Crowds were present in Altamira Square and other cities in Venezuela even as no new military officers joined those that declared themselves in civil disobedience. Many rumors around the city. The crowd tonight was much larger than last night. The first picture is that of the obelisk in the center of the square while the second one is a side view of the square showing people as far as one could see. Hard to predict what may happen, but I was surprised at the way it gained strength today.

Sergio Ramirez on Chavez, Lula and Latin America

October 23, 2002

Sergio Ramirez, who was Vice-President of the Sandinista Government in Nicaragua, who wrtote the very interesting book Adios Muchachos, had these very interesting things to say in yesterday’s local newspaper El Nacional:

 “I have given many opinions about Chavez. I think he had his moment, his first moments, and very important ones for the history of Venezuela. But the society is divided. And that to me is a failure. A million people here, another million there. And for a country to be divided, in strictly democratic terms does not matter. That can be resolved at the time of elections. But around some goals that are called revolutionary, of profound changes in society, it is not easy to resolve.


To me it looks that there lies the great mystery and the great challenge for politicians: to be able to carry out profound changes with a consensus. Someone, from the left, may tell me that that is impossible, because there will always exist concrete interests that will oppose it. But I believe that in these societies you will never do anything more without a consensus. That is what Lula is doing in Brazil. To me that is important

The other thing that seems important is that an elected officer, like Lula, should know that he will be in power for only five years and not his whole life. Maybe ten years, but no more. But those that prepare themselves to always be in that position would fail beforehand. There are no Government officials forever in Latin America”

Well said, I hope all our politicians read it.


Participatory Democracy: National Assembly changes electoral law, what next?

October 23, 2002

At a time that Venezuelans are clamoring for a referendum (which can be called by the National Assembly at any time). The week after the Vice-President (not the President, who refused to sign it, which was requested by the opposition)signed the declaration of principles with the OAS, which includes a dialogue to solve the political crisis of Venezuela, the National Assembly with the vote of only Chavez’ MVR party approved yesterday modifications to the Electoral Law. If approved by the President and the Cabinet, this will become the law. What is the problem?. Well, only that according to the Venezuelan Constitution, article 298, there can be no changes to the law between the day of an election and the previous six months. This means there can be no elections for the next six months. Will they also change in in six months and so on and so forth?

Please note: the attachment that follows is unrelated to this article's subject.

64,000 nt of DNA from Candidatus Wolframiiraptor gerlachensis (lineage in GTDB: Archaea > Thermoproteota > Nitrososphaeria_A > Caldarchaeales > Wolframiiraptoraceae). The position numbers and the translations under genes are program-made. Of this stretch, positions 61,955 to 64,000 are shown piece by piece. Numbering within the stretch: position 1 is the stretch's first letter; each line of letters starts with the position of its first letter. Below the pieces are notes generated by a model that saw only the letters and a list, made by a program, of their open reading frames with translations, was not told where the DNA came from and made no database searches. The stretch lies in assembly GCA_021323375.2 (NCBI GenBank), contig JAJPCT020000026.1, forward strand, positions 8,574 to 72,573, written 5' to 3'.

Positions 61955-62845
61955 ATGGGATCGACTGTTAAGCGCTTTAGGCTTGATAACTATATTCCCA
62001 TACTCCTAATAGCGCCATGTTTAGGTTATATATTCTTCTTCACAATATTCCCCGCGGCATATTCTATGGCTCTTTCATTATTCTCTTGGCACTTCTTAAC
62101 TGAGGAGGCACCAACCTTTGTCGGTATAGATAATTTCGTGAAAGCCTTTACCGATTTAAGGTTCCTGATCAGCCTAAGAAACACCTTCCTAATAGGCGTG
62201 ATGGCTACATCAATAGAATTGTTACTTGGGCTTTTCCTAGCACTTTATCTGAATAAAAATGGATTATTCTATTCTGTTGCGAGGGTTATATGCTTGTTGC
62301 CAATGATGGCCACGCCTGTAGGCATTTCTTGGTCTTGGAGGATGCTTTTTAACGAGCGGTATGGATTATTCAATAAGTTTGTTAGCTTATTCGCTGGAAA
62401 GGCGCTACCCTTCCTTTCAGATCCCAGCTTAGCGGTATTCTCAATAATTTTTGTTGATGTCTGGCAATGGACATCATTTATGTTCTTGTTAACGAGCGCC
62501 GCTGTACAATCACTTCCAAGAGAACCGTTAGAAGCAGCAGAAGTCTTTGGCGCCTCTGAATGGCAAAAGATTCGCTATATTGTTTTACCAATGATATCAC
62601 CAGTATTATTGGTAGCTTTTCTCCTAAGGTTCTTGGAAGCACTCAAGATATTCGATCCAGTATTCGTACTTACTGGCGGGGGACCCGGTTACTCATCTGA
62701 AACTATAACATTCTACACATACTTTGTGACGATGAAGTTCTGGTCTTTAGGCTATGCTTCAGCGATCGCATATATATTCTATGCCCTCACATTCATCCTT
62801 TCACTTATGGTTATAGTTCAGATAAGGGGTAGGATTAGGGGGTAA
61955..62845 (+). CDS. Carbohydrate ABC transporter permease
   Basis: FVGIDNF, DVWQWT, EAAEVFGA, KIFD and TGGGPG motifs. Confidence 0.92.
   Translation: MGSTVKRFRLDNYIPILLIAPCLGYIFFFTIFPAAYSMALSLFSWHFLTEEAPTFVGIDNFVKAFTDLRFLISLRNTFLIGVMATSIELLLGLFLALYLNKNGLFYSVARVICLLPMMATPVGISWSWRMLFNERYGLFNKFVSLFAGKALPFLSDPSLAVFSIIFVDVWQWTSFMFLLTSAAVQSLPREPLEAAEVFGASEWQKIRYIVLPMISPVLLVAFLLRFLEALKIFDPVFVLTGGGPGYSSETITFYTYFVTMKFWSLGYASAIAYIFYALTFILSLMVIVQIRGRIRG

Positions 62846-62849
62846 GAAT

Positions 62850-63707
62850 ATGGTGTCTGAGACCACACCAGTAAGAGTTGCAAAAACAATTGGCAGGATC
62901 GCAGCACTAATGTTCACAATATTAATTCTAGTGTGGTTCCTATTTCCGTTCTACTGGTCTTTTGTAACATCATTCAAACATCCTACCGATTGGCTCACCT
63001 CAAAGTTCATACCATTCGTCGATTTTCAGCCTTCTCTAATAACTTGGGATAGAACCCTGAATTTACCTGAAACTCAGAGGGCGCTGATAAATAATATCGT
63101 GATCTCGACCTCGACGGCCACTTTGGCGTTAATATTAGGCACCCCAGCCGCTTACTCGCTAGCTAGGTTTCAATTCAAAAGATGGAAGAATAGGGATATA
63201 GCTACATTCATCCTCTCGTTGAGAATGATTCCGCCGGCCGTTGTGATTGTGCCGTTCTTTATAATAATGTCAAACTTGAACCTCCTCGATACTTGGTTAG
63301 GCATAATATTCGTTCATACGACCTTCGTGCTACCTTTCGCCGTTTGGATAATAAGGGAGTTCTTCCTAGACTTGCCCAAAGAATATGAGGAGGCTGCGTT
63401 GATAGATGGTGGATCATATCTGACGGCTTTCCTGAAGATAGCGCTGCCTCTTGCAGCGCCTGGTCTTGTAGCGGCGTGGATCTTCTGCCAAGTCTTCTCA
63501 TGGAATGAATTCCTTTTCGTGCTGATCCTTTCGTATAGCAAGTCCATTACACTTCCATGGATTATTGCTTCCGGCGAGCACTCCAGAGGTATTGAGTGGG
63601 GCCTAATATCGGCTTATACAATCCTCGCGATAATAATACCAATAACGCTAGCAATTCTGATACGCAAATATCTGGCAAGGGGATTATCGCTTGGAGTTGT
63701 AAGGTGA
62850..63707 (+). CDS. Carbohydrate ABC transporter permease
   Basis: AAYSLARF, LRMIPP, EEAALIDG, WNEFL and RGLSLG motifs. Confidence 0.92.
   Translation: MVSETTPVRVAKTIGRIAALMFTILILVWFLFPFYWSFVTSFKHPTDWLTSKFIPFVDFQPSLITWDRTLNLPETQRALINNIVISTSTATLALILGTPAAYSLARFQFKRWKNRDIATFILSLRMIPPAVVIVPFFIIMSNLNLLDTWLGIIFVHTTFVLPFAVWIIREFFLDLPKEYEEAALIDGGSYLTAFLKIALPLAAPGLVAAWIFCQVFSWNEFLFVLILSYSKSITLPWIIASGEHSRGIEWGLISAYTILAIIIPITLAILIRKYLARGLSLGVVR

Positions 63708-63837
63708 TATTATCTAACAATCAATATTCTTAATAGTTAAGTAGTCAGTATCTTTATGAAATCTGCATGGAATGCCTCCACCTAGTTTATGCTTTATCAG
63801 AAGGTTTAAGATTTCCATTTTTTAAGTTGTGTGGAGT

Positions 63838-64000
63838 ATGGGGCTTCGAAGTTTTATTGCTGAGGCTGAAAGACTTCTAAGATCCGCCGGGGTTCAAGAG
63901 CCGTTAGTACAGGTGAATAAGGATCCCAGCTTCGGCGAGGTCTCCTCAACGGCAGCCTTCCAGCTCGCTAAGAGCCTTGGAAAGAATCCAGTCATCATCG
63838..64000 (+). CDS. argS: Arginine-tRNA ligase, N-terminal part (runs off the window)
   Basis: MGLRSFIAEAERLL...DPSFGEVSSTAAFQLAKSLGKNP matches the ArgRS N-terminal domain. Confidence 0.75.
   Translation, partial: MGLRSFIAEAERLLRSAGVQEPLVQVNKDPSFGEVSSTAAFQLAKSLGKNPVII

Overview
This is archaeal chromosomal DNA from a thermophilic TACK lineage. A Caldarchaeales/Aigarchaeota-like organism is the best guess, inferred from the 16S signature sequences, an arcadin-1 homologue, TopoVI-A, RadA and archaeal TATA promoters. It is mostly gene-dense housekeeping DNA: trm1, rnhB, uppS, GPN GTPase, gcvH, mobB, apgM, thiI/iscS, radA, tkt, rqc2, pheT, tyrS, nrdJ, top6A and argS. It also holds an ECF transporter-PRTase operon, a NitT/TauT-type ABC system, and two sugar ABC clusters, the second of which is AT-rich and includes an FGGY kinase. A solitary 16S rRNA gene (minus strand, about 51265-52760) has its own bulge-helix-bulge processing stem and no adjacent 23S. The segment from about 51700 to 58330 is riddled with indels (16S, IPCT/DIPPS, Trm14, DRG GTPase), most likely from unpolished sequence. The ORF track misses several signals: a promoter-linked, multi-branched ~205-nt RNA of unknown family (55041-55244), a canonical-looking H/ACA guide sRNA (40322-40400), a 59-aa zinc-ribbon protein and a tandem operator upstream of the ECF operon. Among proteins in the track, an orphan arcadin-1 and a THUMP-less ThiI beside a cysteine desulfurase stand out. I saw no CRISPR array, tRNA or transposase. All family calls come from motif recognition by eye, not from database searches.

Curiously, only a year and a half ago, when he was still popular, Hugo Chavez refused to sign the so-called Declaration of Quebec, because he did not believe in “representative” democracy, but something more primitive called “participatory” democracy in which people have the right to have everything decided by referenda. How times change, no?

Eighty seven officers declared themselves in civil disobedience

October 22, 2002


A total of eighty seven officers ended up declaring themselves in Civil Disobedience not recognizing Hugo Chavez as President and any of their superiors. The military officers invoked article 350 of the new Venezuelan Constitution which says:

Artículo 350. El pueblo de Venezuela, fiel a su tradición republicana, a su lucha por la independencia, la paz y la libertad, desconocerá cualquier régimen, legislación o autoridad que contraríe los valores, principios y garantías democráticas o menoscabe los derechos humanos.

Article 350. The people of Venezuela, faithful to their republican tradition, to their fight for independence, will refuse to recognize any regime, legislation or authority which contradicts their democratic values and principles or reduces human rights.

The military officers called on the rest of the Armed Forces to join them. They said they will not leave until Hugo Chavez resigns, called Chavez a Dictator who refuses to follow the will of the people as expressed by the marches of Oct. 10. and the general strike of Oct. 21st, calling for a referendum or elections.

The three pictures above, taken by yours truly, show when the officers were giving their speeches as well as a general view of the couple of thousand people that gathered at the Altamira Square, which the officers called, “liberated” territory.

The media was cautious with the news, giving it reduced coverage. The Democratic coordinating committee which groups the opposition distanced itself from the action. My initial impression was that something else was going to happen as the first couple of hours appeared to be quite carefully staged, with officers joining the announcement at carefully staged intervals.  At this time, 1:28 AM Caracas (and EST) the crowd is still going strong, but the crowd seems to want “more” and it appears as if nothing else will take place.


Fifteen Generals declare themselves in Civil Desobedience

October 22, 2002

The highest ranking General in the venezuelan Armed Forces has just declared himself in Civil Desobedience according to Article 350 of the Constitution accompanied by 14 other active Generals. He has asked people to go to “Freedom” Square in Caracas, which he called liberated territory. Heavy stuff. Stay tuned….

Doonsbury has a blog, hope people get it

October 21, 2002

Doonesbury now has one of the characters doing his own blog. Hope Venezuelans who read mine will realize now that a blog is not something the two Octavio brothers do, but something more widespread.